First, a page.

Susanne Munch Thore
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In line with a number of other European countries, the Norwegian government has adopted the most far-reaching restrictions in society in peacetime to combat mass infections as a result of the corona virus. Here is what you need to know about the measures adopted to curb the financial implications. We have also included an overview of the current restrictions.
Published the 2nd of April 2020
Due to the overall restrictions (see below), virtually all Norwegian businesses are affected by the current outbreak of corona virus. Despite a strong underlying economy with a pre-corona unemployment rate of less than 4%, mass-layoffs have already been conducted and bankruptcies are looming. The Norwegian stock market has plunged in line with world markets, affecting businesses and investors. The Norwegian government has offered three crisis packages on 16, 19 and 31 March, respectively, as well as introducing certain other means of support.
The government has announced that it will establish a cash contribution scheme to aid businesses with their unavoidable, fixed costs. The government has indicated that the total contributions will amount to NOK 20 billion (approx. EUR 2 billion) per month, and will be granted up to and including the month of May. The government has informed that the scheme will cover a broad range of businesses, will be easy to apply and in line with the regulations on state subsidies.
Businesses in growth will receive contributions amounting to a total of NOK 2.5 billion (approx. EUR 0.25 billion). Further, various measures and schemes to grant certain businesses contributions and/or postponements in the payment of interest and repayments have been introduced. Compensation regimes amounting to MNOK 300 and MNOK 600 will also be established to alleviate the cultural scene, and sports- and voluntary organizations, respectively.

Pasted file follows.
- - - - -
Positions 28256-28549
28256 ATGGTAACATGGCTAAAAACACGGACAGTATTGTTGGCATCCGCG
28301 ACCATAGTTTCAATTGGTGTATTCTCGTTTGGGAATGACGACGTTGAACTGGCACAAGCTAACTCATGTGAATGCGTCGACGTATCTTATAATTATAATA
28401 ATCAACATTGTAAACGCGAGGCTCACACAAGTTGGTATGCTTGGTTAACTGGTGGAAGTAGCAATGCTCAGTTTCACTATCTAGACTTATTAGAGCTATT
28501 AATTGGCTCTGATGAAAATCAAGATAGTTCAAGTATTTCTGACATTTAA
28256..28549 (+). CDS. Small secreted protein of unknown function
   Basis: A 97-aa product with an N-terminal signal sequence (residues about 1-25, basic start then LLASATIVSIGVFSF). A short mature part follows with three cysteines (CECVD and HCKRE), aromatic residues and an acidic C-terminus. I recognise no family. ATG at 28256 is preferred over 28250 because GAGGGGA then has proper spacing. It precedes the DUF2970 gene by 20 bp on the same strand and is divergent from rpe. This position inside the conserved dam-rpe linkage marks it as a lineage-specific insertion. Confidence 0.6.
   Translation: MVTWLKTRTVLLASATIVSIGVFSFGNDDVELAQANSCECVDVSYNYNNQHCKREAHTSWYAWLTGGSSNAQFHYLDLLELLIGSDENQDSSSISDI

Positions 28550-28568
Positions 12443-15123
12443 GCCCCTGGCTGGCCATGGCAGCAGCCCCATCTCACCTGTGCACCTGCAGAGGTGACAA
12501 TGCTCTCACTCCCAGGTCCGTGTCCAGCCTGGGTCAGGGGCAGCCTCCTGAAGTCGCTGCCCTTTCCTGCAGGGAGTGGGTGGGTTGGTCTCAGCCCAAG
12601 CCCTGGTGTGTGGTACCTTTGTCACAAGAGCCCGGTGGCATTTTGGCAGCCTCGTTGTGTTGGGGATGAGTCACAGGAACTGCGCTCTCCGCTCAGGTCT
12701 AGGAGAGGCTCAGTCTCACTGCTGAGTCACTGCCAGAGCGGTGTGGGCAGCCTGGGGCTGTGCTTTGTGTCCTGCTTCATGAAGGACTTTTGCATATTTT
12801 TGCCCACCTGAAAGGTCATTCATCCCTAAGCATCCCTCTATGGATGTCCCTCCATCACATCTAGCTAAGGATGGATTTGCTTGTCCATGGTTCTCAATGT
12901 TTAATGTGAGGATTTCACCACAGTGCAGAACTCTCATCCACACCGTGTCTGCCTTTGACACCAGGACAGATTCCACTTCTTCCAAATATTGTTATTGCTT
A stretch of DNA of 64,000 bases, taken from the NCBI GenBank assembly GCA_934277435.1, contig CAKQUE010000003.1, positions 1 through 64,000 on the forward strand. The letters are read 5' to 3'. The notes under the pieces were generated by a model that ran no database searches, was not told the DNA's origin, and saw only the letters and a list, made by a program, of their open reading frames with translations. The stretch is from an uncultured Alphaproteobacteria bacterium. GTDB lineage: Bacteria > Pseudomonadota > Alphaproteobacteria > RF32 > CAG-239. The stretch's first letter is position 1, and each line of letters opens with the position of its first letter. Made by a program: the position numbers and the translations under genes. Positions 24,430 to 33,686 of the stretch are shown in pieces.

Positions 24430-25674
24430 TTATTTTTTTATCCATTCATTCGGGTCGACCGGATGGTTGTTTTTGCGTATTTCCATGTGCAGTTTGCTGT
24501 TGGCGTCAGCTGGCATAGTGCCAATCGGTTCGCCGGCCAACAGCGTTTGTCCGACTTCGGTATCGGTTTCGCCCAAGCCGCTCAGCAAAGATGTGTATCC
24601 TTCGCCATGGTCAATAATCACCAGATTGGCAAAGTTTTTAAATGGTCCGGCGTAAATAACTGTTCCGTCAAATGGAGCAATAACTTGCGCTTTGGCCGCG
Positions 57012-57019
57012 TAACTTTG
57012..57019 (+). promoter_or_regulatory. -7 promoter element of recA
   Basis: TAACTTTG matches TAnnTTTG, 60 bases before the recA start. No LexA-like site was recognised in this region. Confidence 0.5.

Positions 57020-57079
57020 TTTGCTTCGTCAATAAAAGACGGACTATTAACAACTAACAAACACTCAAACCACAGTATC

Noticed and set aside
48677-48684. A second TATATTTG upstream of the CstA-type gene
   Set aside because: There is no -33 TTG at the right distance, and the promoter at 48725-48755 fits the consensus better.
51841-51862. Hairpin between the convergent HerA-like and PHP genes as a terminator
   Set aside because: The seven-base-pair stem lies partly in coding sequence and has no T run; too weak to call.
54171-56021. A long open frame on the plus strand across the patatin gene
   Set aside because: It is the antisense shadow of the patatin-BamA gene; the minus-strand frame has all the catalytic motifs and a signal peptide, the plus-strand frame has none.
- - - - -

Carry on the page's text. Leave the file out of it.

The Norwegian Ministry of Finance has reduced the Norwegian countercyclical capital buffer for banks from 2.5% to 1%, enabling banks to increase their commitments. Norwegian banks are solid and profitable and have sufficient capital to absorb losses in a downturn. They have been subject to stricter capital buffers than most other European countries. Further, Norges Bank has reduced the policy rate to 0.25% and has decided to offer extraordinary three-month F-loans to banks for as long as this is deemed necessary.
In addition, a framework for governmental guarantees for loans to small and medium sized businesses has been established, whereby the government guarantees for 90% of the amount in new loans amounting to up to MNOK 50 per business. Further, a governmental bond fund for larger businesses has been re-established. The fund will provide loans amounting to a total of up to NOK 50 billion (approx. EUR 5 billion).
The government has also established guarantees amounting to NOK 6 billion (approximately EUR 0.6 billion) to the benefit of airline companies, whereby the government will provide 90% of the amount and the airline companies will have to contribute the remaining 10% through obtaining loans from a bank or other financial institution. Airlines operating air routes as public services will also be compensated with approx. MNOK 40 per month.
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The crisis packages include inter alia various temporary tax and VAT postponement and reductions, an opportunity for lossmaking companies to reallocate loss towards previous years’ taxed surplus and suspension on air passenger tax and aviation charges.
Business operating in inter alia the travel, hotel and parts of the cultural industry will receive a VAT reduction from 12% (pre-corona) to 6%. Further, the employers' national insurance contributions will be lowered with 4% for two months.
Employees who are subject to temporary lay-offs are secured full compensation up to a certain level (approx. NOK 600,000) for 20 days and thereafter 80% salary, payable by the employer for the first two days and by the government from day 3.